The X Files Revisited: 9.04 4-D
The X Files ran for nine seasons between 1993 and 2002, spanned two movies and then came back from the dead in 2016 for a revival series of 6 episodes. In many ways, the show is as much a cultural phenomenon as it ever was and The Digital Fix has been looking back at key episodes across the show’s run starting with the pilot episode, reviewing numerous classic stories and the first movie The X Files: Fight The Future. Now we're in the final stretch of our revisited as we cover the last season of the original run, the second movie and look back at 'season 10' a year on. This time we revisit season nine's 4-D, which sees The X Files tackle the concept of alternate realities for the first time...
Jumping ahead a couple of episodes from the rather frustrating season opener and here is an episode shows the potential of what a Doggett and Reyes The X Files could be. 4-D isn't a brilliant episode but it is a surprisingly good one as the series tackles the idea of parallel universes for the first time. It is surprising it took more than eight year of The X Files to attempt this classic sci-fi concept.
The episode does a good job of not jumping straight into the idea though, instead delivering an intriguing mystery as Reyes's throat is slashed during a stakeout of suspected serial murderer Erwin Lukesh (Dylan Haggerty) and Doggett is shot and critically injured in the following pursuit. Killing off a main character in any genre show like this is always a great hook; in this instance you know Doggett and Reyes aren't dead but the fun is in guessing how they survive this predicament. So when we get to Doggett turning up at Reyes' apartment with polish sausages as a housewarming gift straight after, the audience assumes this is a flashback.
Except it isn't. Reyes gets a call from Skinner saying that Doggett has been shot - and the Doggett in her apartment vanishes. The mystery deepens when the ever smarmy Deputy Director Brad Follmer takes the lead on the investigation and reveals that the bullet that hit Doggett was fired from Reyes's gun. And then Lukas comes forth as an eyewitness to the shooting; the audience knows he is the killer but to Follmer and the FBI, Reyes is prime suspect number one.
For me this was Annabeth Gish's best episode to date, a chance for her step into the spotlight and prove that Monica Reyes could be a lead character while Robert Patrick's John Doggett is incapacitated. She has gusto went confronting Lukas, a cool demeanour when she faces scrutiny from Follmer - who I dislike more and more, but perhaps that's the point - with an ability to play the Mulder role and think out of the box. It is Reyes who latches on to the idea that there is an alternate reality at play, one where Lukas can travel to to commit his murders of women, where she is dead and where this Doggett travelled to when he was shot. She doesn't quite have the gumption Mulder would have had in this situation, but she still serves the role well.
It's also nice to see her developing relationship with Doggett. The wiping of the mustard from his mouth in the early scene does feel a little bit of a forced 'will they, won't they?' moment, but the scenes in the hospital where she cares for him and they banter though his machine are very endearing. You can imagine Doggett quipping the very lines he types, dismissing her claim as pure 'Star Trek' (the home of alternate reality concepts) and joking about their predicament.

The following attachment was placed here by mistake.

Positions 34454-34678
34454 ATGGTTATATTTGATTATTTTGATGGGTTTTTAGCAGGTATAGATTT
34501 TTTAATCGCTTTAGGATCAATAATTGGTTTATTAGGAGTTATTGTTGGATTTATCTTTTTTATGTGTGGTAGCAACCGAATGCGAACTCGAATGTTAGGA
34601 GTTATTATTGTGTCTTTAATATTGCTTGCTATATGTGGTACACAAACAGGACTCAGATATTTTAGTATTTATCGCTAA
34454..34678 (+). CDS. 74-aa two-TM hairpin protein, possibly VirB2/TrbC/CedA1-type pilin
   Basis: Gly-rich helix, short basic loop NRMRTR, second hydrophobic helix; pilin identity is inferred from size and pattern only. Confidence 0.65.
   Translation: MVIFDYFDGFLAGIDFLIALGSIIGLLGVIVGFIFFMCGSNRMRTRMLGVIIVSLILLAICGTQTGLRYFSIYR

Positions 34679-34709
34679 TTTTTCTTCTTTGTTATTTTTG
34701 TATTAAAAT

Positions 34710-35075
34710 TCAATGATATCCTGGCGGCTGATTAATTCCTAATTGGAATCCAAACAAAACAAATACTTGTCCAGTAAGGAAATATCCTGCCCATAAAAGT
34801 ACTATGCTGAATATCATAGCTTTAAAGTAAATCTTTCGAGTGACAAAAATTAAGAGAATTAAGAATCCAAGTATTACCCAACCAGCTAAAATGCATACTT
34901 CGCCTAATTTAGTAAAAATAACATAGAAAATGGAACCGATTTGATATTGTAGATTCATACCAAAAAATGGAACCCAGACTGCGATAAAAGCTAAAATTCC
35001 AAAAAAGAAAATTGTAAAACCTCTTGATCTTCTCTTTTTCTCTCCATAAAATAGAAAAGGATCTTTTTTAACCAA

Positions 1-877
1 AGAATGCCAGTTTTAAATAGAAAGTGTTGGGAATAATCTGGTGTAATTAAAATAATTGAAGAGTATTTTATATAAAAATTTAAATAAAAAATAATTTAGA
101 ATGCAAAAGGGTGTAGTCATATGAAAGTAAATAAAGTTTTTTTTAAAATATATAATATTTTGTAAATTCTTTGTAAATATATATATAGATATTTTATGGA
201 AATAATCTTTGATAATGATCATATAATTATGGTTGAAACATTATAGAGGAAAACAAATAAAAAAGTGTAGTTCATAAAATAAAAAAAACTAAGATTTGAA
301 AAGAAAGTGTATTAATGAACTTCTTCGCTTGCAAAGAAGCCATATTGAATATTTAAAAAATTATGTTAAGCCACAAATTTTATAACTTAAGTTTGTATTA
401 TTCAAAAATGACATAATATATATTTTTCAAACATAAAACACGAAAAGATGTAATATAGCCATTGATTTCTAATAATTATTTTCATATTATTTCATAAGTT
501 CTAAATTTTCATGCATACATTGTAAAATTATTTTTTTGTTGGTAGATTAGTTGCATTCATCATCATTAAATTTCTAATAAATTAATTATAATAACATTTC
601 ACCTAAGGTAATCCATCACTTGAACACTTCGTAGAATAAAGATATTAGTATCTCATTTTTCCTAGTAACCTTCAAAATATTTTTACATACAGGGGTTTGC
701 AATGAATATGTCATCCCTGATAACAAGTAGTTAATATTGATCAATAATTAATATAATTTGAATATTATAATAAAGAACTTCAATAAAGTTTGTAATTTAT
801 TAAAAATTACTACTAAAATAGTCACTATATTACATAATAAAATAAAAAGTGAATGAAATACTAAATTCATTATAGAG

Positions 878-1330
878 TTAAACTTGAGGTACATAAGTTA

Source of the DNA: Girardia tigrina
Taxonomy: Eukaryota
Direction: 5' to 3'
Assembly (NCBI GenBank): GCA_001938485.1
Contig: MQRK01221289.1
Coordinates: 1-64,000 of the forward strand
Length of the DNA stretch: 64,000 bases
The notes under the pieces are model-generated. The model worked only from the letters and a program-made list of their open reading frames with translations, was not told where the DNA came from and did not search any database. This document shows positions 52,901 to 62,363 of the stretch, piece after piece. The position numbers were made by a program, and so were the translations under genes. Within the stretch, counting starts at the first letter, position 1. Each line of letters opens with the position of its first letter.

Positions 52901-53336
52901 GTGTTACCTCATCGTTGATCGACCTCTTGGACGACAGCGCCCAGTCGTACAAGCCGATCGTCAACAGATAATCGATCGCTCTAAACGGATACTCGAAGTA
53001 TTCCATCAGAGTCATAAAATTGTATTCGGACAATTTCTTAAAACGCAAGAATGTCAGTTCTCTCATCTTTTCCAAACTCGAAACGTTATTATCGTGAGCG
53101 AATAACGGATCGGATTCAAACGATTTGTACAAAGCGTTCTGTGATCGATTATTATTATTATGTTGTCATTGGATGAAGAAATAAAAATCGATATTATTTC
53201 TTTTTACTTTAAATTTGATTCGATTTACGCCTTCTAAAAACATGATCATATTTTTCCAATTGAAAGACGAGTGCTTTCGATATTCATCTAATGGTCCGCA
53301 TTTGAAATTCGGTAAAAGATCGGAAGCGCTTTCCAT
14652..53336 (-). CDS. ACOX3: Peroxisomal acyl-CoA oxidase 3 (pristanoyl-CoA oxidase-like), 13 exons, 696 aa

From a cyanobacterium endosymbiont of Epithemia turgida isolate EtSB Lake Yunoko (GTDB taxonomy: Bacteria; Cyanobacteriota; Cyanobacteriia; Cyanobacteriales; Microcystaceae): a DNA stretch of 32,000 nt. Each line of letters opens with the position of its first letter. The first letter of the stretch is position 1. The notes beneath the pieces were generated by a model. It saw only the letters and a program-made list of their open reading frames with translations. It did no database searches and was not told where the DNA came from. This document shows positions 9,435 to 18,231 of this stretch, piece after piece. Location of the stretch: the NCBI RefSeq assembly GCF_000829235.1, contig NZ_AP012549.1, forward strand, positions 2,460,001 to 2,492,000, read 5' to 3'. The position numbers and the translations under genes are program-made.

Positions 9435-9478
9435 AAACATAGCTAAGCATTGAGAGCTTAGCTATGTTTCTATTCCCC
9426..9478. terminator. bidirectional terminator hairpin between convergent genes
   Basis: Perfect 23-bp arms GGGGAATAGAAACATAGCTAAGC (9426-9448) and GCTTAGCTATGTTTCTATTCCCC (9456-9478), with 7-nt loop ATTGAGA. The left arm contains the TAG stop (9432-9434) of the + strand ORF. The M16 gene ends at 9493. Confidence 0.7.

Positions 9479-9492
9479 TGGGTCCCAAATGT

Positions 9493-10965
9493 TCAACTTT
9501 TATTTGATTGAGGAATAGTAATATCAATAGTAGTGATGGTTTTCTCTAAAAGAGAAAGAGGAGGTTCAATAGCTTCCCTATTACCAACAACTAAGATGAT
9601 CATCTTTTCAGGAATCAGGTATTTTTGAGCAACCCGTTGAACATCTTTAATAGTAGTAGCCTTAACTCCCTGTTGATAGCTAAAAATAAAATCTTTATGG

What is noticeable though, is how much established characters like Scully and Skinner are ill-served but the new dynamic of season nine. It seems as if Skinner and Follmer are vying for screen time; why it would take two assistant deputy directors to lead the investigation is a mystery. And without a William story, Scully hangs around with nothing to do. Take Gillian Anderson out and the episode would have worked just as well, proving that she should have left to have her happy ending with Mulder. There is a nice moment early on though with Reyes where she discusses the appearance of Doggett in Reyes' apartment, liking it to a visitation at his death and referring to the moment she saw her own father in season one's Beyond The Sea. If I can take one thing from Scully's role in 4-D, it is to act as a mentor experience to the new FBI agent on the X Files, sharing her own learned experiences.
The other thing that doesn't quite work is the mechanics behind the parallel universe theory. How did Doggett cross from one reality to another and how does Doggett's proposal that to kill him would bring Reyes' version back? For that matter, where is the Erwin Lukesh from the other reality when he crosses over to commit his crimes? The eventual resetting of time - which only Reyes seems to remember after she does switch off Doggett's life support is also a bit of a head scratcher too. Did time jump back too as the episode suggests? For a show based on science-fiction, it is that science that really struggles to hold up.
Dylan Haggerty does make good of his appearance as killer Lukas. The relationship with his bed-bound mother (Angela Paton) is also a little disturbed (he sleeps in the same bed as her?) and his eventual murder of to stop her talking to the FBI as brutal and tragic. He's not quite Norman Bates territory but he works very well as the bad guy in this story.
4-D had the potential to be a great episode but is a little let down by some questionable mechanics in the parallel reality concept and a waste of characters like Scully and Skinner. But as a Doggett and Reyes story is absolutely works and is the first sign that the show can work just as well as The X Files: The Next Generation. Annabeth Gish sells her solo work here in her best episodes as Reyes to date. It is certainly a huge step up on the lacklustre season opener...